NFSA’s Head of Preservation and Technical Services, Rod Butler, reports from the International Council on Archives Congress in Brisbane.
At the ICA Congress, Brisbane
BY ROD BUTLER
Digital technology is a major challenge for anyone wishing to guarantee long-term access to audiovisual (AV) records. In addition to understanding how AV objects deteriorate, managers of collections also need to know how to migrate a variety of content formats onto new (usually digital) media. This presents a range of new duplication, storage and collection management issues.
On the final day of the 2012 ICA Congress Mick Newnham, Manager of Conservation, Preparation and Research, and myself presented a workshop covering these topics to 25 archivists from Australia and around the world. We provided participants with information about passive storage, digital collection maintenance and a wide range of international standards. Issues that seemed to be of most interest were: the need to retain original records after digitisation, the various metadata standards that are best used for AV collections, and cost-effective methods for smaller organisations to care for their collections without compromising core archival principles.
In the afternoon, we gave everyone a hypothetical collection and resources and asked them to design a digitisation project within a fixed three-year period. Participants were also required to work within a strict budget using a mythical ‘Tim Tam’ currency – though those in Australian archiving know that this is actually a very real and effective form of currency! The resultant workflows involved planning, prioritisation, migration, storage, quality control and access workflows. They were also forced to deal with imposed disasters, such as a flood or a reduction in budget, to test the resilience of their programs.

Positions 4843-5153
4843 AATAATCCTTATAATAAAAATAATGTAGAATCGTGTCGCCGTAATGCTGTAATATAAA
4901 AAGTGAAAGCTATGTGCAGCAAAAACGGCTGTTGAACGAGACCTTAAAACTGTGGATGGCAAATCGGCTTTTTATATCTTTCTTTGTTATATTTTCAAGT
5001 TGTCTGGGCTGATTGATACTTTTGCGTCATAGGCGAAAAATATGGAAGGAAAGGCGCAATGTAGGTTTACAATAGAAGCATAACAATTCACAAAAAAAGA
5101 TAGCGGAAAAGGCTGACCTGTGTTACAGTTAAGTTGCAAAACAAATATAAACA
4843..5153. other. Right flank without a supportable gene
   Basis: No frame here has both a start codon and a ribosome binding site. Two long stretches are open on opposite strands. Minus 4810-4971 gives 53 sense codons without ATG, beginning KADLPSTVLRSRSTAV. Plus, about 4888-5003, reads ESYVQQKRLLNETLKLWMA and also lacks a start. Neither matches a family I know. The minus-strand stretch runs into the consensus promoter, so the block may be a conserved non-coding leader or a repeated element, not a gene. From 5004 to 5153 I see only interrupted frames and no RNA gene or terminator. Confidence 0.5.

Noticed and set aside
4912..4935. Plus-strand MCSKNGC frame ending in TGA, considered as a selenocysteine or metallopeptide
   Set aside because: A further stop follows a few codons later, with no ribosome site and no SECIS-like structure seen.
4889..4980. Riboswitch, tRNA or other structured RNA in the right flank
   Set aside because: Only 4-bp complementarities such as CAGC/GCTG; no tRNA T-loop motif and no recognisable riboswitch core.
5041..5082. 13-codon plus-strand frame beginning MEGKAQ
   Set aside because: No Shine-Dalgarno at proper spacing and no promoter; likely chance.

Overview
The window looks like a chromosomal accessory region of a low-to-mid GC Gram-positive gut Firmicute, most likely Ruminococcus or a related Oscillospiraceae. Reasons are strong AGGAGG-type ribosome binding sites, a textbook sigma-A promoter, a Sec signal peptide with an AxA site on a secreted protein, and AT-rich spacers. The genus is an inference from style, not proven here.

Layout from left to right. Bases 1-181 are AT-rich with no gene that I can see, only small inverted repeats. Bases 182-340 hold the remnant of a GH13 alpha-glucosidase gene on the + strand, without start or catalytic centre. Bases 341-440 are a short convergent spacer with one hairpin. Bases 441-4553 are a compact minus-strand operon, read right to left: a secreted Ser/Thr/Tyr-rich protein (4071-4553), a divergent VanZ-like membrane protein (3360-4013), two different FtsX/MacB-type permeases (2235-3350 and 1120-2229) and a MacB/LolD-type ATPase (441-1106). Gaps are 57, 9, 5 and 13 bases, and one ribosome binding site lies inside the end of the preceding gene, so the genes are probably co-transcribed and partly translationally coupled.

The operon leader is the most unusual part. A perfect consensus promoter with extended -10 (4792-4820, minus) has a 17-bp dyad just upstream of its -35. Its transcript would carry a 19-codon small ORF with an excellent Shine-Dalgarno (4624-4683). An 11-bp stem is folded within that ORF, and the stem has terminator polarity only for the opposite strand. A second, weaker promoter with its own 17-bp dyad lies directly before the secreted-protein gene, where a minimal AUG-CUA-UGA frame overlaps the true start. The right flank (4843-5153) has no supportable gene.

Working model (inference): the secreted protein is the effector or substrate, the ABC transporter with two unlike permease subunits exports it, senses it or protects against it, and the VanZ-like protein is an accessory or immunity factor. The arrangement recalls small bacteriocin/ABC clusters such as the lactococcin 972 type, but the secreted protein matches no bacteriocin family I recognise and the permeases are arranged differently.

Although everyone came from a range of cultures and backgrounds and had responsibility for diverse collections, all found that certain fundamental principles applied to the digital preservation of an AV collection. In particular, the importance of good planning to ensure that preservation priorities matched their organisation’s purpose; the vital use of good quality control methods such as ‘checksums’ to guarantee the integrity of digital copies; and the different approaches required for collection versus corporate ICT (Information Communication Technology) back-up strategies and disaster management. However even the application of international standards required individual analysis of a collection’s and organisation’s needs in order to determine the best approaches, formats and systems.
Although Mick and I were the official trainers, the success of the day relied on the contributions from those present; their individual skills and experience rounded out many elements of the training program. I hope we will continue to collaborate with each other to manage our collections in a changing technological environment.